Even though school is closed to help limit the spread of COVID-19, Fayetteville-Manlius School District staff members are available to help students protect their mental health.
“Students are experiencing many life changes at once due to the pandemic,” F-M Superintendent Craig J. Tice said. “We recognize that current news headlines, social distancing measures and a lack of routine can trigger different emotions. We are here to help students cope with these changes.”
F-M school counselors, social workers, psychologists and home-school liaisons are available to speak personally with students, parents and guardians by phone, email and video chat. To set up an individual appointment with a school mental health professional at any of the district’s six school buildings, please email F-M Director of Counseling Services Heidi Green at email@example.com.
Community resources available for families
In addition to school mental health personnel, there are several community resources available to help families through this period of uncertainty.
Individuals who are experiencing increasing stress and anxiety can contact New York State Office of Mental Health’s free Emotional Support Line at 1-844-863-9314. The confidential support line is staffed by volunteers, including mental health professionals, who have received training in crisis counseling.
For help locating basic resources, such as food, shelter and healthcare, Central New York residents can dial 211 from a cell phone or landline. This free-to-call, three-digit telephone number connects callers to a variety of services within the community.
Centers for Disease Control provides news, information and resources related to the global pandemic on its website. The CDC offers the following tips for parents and guardians who are helping children navigate through these unsettling times:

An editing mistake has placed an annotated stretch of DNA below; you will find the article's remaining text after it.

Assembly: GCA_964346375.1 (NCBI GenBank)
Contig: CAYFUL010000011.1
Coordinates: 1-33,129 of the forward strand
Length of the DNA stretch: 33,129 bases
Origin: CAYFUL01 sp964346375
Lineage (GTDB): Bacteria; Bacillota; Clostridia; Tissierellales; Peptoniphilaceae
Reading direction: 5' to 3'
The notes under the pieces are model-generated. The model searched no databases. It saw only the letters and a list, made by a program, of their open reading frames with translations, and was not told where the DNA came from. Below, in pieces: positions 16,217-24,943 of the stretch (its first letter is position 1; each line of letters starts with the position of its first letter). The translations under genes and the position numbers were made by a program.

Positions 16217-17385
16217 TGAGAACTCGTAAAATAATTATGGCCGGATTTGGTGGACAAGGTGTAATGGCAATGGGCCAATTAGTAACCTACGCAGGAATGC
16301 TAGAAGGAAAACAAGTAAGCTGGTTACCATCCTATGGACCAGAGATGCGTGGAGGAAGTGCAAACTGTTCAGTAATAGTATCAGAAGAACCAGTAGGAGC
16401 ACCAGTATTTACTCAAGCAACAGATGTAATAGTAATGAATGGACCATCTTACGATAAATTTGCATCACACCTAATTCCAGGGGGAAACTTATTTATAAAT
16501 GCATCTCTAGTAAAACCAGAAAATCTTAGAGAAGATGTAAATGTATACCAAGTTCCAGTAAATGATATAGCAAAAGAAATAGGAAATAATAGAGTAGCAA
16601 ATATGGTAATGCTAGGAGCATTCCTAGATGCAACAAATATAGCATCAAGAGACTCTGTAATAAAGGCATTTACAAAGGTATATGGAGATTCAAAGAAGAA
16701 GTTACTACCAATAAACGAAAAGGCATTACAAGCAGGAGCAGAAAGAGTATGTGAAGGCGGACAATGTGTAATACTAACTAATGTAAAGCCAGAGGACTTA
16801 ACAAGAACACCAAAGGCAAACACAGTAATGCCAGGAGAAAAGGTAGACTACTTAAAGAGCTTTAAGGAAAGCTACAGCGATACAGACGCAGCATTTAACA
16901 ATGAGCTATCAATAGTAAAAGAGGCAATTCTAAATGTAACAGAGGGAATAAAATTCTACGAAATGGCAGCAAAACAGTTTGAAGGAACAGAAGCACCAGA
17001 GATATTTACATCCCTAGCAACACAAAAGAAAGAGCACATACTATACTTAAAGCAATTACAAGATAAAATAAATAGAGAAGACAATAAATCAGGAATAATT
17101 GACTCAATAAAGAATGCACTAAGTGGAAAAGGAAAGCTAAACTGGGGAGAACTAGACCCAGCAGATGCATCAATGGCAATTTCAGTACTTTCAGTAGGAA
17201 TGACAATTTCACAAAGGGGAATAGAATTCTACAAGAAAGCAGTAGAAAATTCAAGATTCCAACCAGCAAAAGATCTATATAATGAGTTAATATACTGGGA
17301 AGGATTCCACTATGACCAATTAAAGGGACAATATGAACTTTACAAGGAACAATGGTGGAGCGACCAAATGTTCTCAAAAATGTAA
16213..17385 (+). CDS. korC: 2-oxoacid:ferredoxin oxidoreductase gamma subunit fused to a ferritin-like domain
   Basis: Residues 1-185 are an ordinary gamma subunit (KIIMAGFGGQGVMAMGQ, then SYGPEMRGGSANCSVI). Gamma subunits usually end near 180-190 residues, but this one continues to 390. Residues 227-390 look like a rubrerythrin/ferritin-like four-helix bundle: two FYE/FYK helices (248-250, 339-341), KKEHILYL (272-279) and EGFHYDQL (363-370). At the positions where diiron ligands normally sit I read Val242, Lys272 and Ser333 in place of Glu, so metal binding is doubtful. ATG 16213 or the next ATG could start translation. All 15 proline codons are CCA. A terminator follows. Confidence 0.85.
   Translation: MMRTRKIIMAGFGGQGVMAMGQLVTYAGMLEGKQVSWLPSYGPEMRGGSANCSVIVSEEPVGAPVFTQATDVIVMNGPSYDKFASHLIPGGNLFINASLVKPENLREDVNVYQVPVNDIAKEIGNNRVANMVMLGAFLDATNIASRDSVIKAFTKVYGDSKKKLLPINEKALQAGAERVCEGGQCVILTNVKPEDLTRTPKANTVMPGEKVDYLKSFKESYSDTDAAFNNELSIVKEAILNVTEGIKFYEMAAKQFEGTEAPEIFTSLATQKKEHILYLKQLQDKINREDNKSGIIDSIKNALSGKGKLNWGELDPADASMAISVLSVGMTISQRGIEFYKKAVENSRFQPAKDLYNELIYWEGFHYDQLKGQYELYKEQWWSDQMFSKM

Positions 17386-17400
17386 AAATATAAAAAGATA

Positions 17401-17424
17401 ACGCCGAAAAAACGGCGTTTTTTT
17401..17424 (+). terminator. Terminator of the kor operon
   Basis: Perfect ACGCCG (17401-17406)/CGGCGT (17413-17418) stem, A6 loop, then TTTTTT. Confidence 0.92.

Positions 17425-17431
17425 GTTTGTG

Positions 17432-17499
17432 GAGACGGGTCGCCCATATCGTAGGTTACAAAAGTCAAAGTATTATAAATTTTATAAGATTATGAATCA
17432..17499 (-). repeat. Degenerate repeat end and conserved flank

- Take time to talk with your child or teen about the COVID-19 outbreak. Answer questions and share facts about COVID-19 in a way that your child or teen can understand.
- Reassure your child or teen that they are safe. Let them know it is ok if they feel upset. Share with them how you deal with your own stress so that they can learn how to cope from you.
- Limit your family’s exposure to news coverage of the event, including social media. Children may misinterpret what they hear and can be frightened about something they do not understand.
- Try to keep up with regular routines. Create a schedule for learning activities and relaxing or fun activities.
- Be a role model. Take breaks, get plenty of sleep, exercise, and eat well. Connect with your friends and family members.
The district will continue to update the community via the district website with any new information and frequently asked questions.
Any time-sensitive, critical information will be shared via the district’s SchoolMessenger notification system, which sends email, text message and phone call notifications, depending upon how parents subscribed to the system.